Catholic priests pushed to become better preachers
Like Burkemper, Maus and other Catholic seminarians were told to prepare and deliver to his class a homily for an imaginary event.
Maus’ scenario had been a wedding between a 42-year-old bride with four children and her groom, who had recently returned to the Catholic Church. The nine other seminarians in the room loved his approach, showering him in glowing feedback.
Burkemper was up next, faced with a preaching scenario that would challenge any 23-year-old priest-to-be. His homily was for a marriage between a Catholic man and a Jewish woman.
As he began, he worked hard on his delivery, as his professor had taught him. “Father Wester is big on delivering the homily,” Burkemper said later. “Not just reading it.”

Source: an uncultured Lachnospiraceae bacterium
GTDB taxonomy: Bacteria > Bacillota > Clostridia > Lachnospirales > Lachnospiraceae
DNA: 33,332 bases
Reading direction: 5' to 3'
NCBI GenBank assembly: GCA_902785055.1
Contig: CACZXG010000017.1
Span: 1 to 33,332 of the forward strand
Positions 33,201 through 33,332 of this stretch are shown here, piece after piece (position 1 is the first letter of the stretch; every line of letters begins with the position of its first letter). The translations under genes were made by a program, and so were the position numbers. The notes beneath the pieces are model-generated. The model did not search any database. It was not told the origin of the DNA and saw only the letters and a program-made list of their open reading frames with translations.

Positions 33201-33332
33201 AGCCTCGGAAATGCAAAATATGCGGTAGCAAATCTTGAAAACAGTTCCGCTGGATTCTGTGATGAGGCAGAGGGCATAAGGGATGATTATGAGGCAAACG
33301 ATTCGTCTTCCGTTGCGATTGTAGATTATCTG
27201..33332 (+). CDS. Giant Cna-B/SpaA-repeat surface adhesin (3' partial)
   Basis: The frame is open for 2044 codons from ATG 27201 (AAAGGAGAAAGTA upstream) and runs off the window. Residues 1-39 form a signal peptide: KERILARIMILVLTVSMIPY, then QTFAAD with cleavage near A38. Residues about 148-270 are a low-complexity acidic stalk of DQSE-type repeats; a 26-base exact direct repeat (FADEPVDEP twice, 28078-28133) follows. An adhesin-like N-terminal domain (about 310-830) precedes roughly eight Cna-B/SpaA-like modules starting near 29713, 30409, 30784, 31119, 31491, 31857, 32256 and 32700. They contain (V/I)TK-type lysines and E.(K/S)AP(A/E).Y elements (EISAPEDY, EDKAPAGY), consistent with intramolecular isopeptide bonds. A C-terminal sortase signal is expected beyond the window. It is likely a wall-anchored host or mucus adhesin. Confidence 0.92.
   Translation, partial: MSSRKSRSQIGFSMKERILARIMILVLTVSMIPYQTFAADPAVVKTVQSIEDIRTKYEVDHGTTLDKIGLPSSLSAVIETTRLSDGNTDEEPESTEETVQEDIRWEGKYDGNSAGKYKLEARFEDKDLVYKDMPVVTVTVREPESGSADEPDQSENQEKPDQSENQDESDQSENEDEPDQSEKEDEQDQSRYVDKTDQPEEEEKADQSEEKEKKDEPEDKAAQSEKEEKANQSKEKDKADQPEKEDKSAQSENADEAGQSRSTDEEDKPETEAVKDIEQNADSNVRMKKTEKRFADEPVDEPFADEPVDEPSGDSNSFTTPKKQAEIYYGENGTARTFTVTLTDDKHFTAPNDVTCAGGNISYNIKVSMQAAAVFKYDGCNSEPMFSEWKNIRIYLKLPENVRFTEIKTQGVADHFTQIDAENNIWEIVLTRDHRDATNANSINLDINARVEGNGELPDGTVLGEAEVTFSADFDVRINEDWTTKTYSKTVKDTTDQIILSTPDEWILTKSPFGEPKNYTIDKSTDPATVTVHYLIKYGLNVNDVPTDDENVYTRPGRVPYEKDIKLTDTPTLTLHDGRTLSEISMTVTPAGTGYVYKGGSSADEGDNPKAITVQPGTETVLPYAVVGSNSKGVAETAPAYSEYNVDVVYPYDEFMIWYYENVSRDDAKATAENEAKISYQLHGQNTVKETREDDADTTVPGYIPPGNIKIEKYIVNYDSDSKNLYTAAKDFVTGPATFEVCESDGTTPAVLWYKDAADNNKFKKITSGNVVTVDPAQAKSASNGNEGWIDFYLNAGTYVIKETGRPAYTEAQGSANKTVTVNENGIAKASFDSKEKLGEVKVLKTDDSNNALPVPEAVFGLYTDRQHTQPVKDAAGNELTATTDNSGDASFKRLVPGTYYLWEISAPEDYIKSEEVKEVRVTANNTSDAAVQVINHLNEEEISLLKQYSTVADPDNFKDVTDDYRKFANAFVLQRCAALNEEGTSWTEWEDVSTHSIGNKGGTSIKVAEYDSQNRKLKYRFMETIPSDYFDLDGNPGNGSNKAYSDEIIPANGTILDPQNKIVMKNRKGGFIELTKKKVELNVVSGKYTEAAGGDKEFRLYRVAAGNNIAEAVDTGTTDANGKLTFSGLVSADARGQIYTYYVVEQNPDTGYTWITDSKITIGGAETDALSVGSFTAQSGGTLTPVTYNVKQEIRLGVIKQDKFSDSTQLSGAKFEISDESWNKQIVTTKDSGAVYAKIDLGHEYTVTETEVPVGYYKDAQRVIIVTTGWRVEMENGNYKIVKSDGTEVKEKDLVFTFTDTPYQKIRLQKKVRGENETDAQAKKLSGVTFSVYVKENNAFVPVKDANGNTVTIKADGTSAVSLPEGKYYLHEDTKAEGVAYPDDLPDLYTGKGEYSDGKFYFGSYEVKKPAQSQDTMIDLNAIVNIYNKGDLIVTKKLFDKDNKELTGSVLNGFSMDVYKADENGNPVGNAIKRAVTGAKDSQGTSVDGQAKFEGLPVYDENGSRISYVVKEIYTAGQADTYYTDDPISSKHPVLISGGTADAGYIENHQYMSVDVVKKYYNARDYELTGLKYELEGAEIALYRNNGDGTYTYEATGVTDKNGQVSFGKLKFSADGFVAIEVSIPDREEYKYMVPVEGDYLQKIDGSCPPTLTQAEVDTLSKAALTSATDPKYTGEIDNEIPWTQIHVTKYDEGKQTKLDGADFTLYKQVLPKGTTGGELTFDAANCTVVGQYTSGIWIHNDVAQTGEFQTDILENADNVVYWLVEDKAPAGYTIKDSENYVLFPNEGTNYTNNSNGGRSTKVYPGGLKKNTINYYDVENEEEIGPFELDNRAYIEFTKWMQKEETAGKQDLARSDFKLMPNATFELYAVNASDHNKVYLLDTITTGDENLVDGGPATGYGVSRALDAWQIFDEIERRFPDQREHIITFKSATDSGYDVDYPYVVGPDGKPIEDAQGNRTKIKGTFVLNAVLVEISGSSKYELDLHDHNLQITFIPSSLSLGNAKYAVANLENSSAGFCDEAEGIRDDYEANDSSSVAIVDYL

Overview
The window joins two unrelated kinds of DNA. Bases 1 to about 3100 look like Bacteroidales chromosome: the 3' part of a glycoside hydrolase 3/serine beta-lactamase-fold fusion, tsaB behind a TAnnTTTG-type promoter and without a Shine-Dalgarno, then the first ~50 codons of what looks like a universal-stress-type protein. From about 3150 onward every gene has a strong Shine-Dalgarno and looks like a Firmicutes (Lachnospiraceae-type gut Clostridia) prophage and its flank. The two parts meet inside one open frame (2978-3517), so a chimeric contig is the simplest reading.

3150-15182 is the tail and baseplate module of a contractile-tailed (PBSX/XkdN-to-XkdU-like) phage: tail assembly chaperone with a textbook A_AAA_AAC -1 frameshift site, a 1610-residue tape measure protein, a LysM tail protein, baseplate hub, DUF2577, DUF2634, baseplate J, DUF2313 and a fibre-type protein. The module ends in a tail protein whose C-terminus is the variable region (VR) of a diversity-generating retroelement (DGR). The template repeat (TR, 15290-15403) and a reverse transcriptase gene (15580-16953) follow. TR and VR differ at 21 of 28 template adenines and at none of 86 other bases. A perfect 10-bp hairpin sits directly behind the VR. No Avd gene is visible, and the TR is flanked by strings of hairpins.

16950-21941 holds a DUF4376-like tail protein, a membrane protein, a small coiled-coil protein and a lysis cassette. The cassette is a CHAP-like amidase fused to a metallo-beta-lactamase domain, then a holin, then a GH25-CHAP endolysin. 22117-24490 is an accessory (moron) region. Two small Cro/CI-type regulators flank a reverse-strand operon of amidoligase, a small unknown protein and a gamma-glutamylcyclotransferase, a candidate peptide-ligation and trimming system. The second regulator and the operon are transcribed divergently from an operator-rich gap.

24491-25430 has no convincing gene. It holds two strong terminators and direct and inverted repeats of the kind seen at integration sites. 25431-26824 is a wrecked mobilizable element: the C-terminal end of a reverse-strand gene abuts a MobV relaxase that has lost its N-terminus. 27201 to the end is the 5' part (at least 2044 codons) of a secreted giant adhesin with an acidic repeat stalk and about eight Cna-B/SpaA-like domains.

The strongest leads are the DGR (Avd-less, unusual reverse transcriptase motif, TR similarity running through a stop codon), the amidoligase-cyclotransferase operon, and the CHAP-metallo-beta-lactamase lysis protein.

The Rev. Don Wester, pastor of All Saints Catholic Church in St. Peters, Mo., is Kenrick’s lecturer of homiletics — the art of preaching.
He believes homilies should be practical and direct — that they should draw a connection between the everyday struggles of parishioners and biblical truths.
And it’s exactly the kind of preaching that U.S. Catholic bishops are hoping for as part of a new national effort to foster better Catholic homilies.
At their annual fall meeting this month, the U.S. Conference of Catholic Bishops voted overwhelmingly to accept the new preaching document, their first since 1982. [more]